This is effectively a work in three movements - Allegro, Andante cantabile and Presto - which Davies likens to 'three obstacle courses, bristling with technical difficulties'. However, as he goes on to say, 'young people are naturally gifted with extraordinary rhythmic skills which normally remain untapped'. Given the opportunity, older children have here the material for a highly arresting piece of music-making.
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It was in the summer of 1975 that I first suggested to Peter Maxwell Davies that he might like to write a substantial work for percussion ensemble, to be performed by young people, who, in some cases while being musically very literate, did not have any technical ability on any other instrument. Percussion instruments have always formed a central core for classroom teaching and by the time young people have experienced say five years of such work, they are ready to tackle something outside the classroom.
In my discussions with the composer before he began work on the Three Studies for Percussion, we talked about basics such as instruments available. A list was supplied which included some luxurious extras to the normal classroom instruments - tam-tam, small tuned gongs, tuned metal plates, flexatone etc., all of which Maxwell Davies had previously used in orchestral and chamber works. However, the eleven instruments he chose are, with one exception (a concert xylophone), all normal classroom instruments of the Orff type. We also briefly discussed the nature of the work, and although it was obviously in retrospect totally unnecessary for me to say so, I suggested that he should in no way 'water-down' the technical demands of his music.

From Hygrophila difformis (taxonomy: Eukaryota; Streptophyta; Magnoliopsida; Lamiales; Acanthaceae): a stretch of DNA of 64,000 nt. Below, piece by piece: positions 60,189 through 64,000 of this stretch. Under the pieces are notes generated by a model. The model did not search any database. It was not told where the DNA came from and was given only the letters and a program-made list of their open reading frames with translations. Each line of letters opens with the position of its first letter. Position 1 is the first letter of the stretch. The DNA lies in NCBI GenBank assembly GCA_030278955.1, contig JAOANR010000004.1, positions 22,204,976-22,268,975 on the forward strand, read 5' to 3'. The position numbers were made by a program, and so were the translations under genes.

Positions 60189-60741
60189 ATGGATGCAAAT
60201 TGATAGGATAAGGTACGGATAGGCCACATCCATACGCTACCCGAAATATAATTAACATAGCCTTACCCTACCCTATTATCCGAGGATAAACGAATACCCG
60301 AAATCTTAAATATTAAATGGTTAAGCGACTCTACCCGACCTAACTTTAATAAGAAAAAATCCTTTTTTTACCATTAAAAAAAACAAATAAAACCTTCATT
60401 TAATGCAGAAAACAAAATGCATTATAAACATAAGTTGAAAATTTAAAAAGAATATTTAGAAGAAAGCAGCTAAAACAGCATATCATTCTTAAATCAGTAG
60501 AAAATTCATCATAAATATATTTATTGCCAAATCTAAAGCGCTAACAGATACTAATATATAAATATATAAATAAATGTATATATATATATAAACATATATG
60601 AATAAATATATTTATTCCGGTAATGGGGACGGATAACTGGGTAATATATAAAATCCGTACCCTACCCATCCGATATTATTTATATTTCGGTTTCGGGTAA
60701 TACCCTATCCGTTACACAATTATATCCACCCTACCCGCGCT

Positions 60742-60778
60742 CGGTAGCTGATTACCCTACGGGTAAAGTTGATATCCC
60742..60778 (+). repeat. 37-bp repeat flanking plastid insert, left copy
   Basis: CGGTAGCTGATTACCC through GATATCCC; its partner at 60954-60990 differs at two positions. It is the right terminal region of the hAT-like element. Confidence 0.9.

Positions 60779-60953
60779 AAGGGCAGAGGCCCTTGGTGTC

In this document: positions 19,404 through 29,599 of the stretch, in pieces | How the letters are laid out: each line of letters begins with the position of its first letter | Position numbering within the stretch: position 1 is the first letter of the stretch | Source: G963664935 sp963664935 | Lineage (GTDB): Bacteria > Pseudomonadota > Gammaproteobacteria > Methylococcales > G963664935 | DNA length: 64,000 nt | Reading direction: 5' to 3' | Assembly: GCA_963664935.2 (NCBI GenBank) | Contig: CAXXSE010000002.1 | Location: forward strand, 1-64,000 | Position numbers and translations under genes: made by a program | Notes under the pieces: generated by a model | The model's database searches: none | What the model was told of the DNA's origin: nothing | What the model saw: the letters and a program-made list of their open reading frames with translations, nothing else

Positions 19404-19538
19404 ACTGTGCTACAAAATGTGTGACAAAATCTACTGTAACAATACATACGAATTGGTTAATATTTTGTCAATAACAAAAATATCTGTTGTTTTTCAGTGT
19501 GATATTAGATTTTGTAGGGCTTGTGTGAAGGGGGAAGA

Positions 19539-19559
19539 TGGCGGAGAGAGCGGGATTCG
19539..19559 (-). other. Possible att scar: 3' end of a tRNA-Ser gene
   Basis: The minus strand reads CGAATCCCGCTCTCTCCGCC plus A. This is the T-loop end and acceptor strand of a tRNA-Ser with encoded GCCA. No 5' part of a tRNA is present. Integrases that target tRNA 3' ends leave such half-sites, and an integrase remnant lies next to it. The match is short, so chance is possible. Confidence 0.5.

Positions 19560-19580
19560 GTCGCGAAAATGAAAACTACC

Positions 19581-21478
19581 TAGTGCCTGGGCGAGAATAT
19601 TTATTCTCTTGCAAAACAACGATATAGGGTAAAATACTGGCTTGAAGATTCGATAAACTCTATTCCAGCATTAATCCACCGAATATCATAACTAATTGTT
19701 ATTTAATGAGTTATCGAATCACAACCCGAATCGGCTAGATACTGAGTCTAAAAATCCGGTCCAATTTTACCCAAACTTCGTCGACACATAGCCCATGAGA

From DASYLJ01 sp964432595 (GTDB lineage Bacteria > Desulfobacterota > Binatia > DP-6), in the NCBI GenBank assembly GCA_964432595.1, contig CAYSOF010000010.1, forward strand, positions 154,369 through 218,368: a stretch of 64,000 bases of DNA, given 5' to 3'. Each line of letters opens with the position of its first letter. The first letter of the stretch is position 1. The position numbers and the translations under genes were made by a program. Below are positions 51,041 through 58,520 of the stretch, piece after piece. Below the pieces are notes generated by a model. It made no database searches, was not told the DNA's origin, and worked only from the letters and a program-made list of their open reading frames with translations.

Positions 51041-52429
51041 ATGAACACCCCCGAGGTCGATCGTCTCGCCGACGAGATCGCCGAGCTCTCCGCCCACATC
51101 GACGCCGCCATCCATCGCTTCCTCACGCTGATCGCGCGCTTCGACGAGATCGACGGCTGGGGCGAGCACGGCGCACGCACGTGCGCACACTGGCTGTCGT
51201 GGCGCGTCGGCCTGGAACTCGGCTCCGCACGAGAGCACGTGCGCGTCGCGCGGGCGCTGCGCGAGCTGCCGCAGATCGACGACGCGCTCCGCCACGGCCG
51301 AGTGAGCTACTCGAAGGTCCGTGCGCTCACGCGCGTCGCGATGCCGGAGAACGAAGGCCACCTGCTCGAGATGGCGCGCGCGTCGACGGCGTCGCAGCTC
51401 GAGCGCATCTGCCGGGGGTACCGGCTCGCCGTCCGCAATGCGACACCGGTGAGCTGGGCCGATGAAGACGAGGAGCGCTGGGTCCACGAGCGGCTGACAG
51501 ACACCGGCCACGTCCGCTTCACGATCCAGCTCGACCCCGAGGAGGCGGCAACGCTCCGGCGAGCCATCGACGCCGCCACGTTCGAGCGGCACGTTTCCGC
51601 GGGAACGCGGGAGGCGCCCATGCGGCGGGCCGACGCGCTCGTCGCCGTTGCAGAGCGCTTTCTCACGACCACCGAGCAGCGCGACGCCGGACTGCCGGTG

At the time of my initial approach I was aware that Maxwell Davies was working on what proved to be Symphony No. 1, and by the time of that work's first performance and publication in 1978, the relationship between the Three Studies and its very much 'big brother' were evident and fascinating. A work of relatively small proportions is linked by thematic, harmonic, rhythmic and gestural similarities to another work of huge dimensions - one for young performers, the other for a large complex modern symphony orchestra.
The complexities of the Three Studies for Percussion, rhythmic and manipulative in particular, have never presented any major problems to the young musicians I have worked with, and the performances have had an intense excitement brought about by the sheer demands of concentration required.
The music once again illustrates the fact that no composer needs to write 'down' for school children. Indeed these miniature 'obstacle courses' could provide some interesting work for seasoned professionals.
c. Peter Swann